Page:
Born in Grand Rapids, Michigan in 1906, Marston Bates moved with his family to a farm in Fort Lauderdale, Florida in 1916. An only child reared in near isolation, Bates, like Darwin before him, developed a strong interest in the natural world, particularly insects. After earning his B.S. from the University of Florida in 1927, Bates worked for three years as an entomologist on behalf of the United Fruit Company in Honduras and Guatemala. He earned his Ph.D. from Harvard in 1934. From 1937 to 1948, Bates was a staff member of the International Health Division of the Rockefeller Foundation, where he first served in Albania, and later in Columbian, where he studied mosquitoes and mosquito-borne diseases. Upon his return to the United States in 1948 Bates did postdoctoral work at the Johns Hopkins School of Hygiene. He became a professor of biology at the University of Michigan in 1952, and worked there until his retirement in 1972.

Bates’ popular writing is often compared to Rachel Carson’s. (See “Marston Bates’ Moment of Zen” and “The Lost Lessons of Silent Spring”.) Indeed, the two authors paralleled each other in topic and tone in their respective books through the 1950s and early 1960s. And both worked decidedly outside the scientific mainstream. As E. O. Wilson writes in the afterward to the fortieth anniversary edition of Silent Spring, “ecology was near the bottom of the scientific disciplines in prestige and support; few Americans even knew what the word meant.” Though Carson is usually credited for raising the public’s awareness of ecology, as Marion Clawston notes, it was Bates’ 1960 book, The Forest and the Sea, not Silent Spring, that made “ecology a household word.”

In 1961 Bates was appointed by Bentley Glass to direct the development of one of three new high school biology textbooks for Biological Sciences Curriculum Study (BSCS), a Cold War-propelled program designed to close the “science gap” between the U.S. and the Soviet Union. A quick and confident writer, in just one year Bates managed to plant his “ecological approach” to biology so deeply into the pages of what would become the BSCS Green Version that no one, including BSCS chairman Bentley Glass and steering committee member Hermann Muller, could uproot it. Though both tried.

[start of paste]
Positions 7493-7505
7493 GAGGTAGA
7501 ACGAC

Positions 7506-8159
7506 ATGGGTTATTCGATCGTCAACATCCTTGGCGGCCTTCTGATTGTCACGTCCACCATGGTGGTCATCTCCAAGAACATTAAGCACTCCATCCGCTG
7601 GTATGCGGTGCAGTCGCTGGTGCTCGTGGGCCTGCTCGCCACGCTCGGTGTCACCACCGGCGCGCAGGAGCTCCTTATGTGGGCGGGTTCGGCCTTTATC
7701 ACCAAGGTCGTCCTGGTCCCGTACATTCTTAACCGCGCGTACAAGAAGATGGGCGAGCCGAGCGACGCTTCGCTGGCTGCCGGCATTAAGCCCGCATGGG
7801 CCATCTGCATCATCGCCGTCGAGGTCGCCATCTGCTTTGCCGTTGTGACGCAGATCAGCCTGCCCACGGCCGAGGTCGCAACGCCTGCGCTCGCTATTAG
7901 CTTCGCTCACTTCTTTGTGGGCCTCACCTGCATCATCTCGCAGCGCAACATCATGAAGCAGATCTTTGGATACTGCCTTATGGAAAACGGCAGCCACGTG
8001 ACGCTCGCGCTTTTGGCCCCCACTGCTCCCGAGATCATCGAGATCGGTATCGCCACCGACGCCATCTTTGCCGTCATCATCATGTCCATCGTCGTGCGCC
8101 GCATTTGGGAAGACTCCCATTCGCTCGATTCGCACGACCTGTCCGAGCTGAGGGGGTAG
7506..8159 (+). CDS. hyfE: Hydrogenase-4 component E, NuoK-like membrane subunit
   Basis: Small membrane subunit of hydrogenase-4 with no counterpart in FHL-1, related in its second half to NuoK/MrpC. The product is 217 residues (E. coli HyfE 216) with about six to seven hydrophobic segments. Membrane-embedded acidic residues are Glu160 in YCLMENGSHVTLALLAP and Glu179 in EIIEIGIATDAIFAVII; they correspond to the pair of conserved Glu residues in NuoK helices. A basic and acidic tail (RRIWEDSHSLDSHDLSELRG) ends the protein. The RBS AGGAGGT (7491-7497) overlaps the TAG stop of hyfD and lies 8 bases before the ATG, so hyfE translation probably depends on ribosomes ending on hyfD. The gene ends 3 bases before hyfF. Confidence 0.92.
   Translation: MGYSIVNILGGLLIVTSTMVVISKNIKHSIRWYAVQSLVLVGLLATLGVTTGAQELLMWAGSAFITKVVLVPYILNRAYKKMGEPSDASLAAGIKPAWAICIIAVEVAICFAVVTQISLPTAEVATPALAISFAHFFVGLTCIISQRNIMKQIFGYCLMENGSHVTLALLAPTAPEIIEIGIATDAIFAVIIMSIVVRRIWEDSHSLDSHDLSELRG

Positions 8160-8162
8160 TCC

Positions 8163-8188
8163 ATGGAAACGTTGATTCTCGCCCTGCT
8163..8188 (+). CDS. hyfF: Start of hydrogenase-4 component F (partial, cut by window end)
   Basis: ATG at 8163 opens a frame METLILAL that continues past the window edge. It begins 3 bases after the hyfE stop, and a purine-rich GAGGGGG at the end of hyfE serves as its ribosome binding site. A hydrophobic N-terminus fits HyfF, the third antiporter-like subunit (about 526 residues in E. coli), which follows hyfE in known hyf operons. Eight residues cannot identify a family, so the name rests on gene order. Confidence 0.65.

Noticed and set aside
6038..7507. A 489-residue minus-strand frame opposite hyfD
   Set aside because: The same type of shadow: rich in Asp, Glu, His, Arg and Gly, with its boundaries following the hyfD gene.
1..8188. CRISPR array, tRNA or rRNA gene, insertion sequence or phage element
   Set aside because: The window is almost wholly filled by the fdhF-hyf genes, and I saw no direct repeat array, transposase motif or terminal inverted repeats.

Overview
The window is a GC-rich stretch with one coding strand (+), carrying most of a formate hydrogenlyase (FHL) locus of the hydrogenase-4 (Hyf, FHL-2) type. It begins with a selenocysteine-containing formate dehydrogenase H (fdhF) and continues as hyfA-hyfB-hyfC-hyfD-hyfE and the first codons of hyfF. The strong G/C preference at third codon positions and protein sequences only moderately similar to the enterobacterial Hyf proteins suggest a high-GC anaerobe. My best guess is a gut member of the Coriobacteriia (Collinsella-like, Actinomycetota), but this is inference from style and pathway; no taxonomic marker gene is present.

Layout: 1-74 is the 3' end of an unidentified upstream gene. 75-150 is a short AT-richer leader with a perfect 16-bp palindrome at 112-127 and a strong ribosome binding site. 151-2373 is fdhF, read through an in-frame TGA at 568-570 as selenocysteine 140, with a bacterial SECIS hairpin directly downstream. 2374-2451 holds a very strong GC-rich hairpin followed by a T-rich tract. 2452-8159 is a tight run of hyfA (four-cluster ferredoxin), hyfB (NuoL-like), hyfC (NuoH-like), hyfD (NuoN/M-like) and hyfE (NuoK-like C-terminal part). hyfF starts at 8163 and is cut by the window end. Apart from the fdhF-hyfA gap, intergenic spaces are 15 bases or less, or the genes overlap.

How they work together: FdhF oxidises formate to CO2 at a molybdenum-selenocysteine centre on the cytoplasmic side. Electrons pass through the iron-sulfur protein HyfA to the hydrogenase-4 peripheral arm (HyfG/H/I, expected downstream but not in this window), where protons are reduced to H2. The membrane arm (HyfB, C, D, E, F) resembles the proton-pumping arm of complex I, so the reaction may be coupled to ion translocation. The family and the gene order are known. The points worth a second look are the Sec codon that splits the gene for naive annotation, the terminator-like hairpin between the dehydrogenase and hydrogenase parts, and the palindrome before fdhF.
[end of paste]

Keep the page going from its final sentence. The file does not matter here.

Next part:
Hermann Muller in particular was not impressed by Bates’ work, or the work of the other two BSCS textbook directors for that matter. Muller, who had won the Nobel Prize for his discovery of the mutagenic effects of X-rays, believed the federally funded BSCS, free as it was of commercial constraints and school board interference, had an obligation to restore to the curriculum an unapologetic view of the biologist as a muscular manager of genetic health and human social progress. He complained bitterly to his fellow BSCS board members and its chairman Bentley Glass that none of the three textbooks the group had under development emphasized evolution adequately.

Glass conceded the point, but counseled that Bates’ text was too far along to “fix.” After briefly considering the development of a fourth textbook, he suggested the best course of action would be to revise the other two textbooks in progress, the BSCS Blue Version and the BSCS Yellow Version.

So the BSCS Green Version went to press in 1963 largely as Bates’ originally intended.

The significance of Bates’ achievement is hard to overstate.


Bates, Marston; Kolb, Haven C (Supervisors). 1963. BSCS: Green Version, aka Biological Science: An Ecological Approach. New York: Rand McNally.

Engleman, Laura, (ed.). 2001. The BSCS Story: A History of the Biological Sciences Curriculum Study. Colorado Springs: BSCS.

Gruenberg, Benjamin c. 1925. Biology and Human Life. Boston: Ginn; 1944. Biology and Man. Boston: Ginn.

Hunter, George W. 1914. Civic Biology; 1926. New Civic Biology; 1931. Problems in Biology. New York: American Book Company.

Jean, Frank Covert; Harrah, Ezra Clarence; Herman, Fred Louis. 1944 (1933) Man and His Biological World. Boston: Ginn.

Kinsey, Alfred. 1926. An Introduction to Biology. Philadelphia: J. B. Lippincott Company.

Ladouceur, Ronald P. 2008. “‘All With Theories To Sell:’ Carleton S. Coon, Bentley Glass, Marston Bates, and the struggle by life scientists in the United States to construct a social mission after World War II.’ Master’s Thesis.

Rice, Edward Loranus. 1935. An Introduction to Biology. Boston: Ginn.

Moment, Gairdner. 1942. General Biology for College. New York: D. Appleton-Century.

Villee, Claude. 1950, 1957. Biology (The Human Approach). Philadelphia: W. B. Saunders.

Winchester, A. M. 1949, 1957. Biology And Its Relation to Mankind. New York: D. Van Norstrand Company.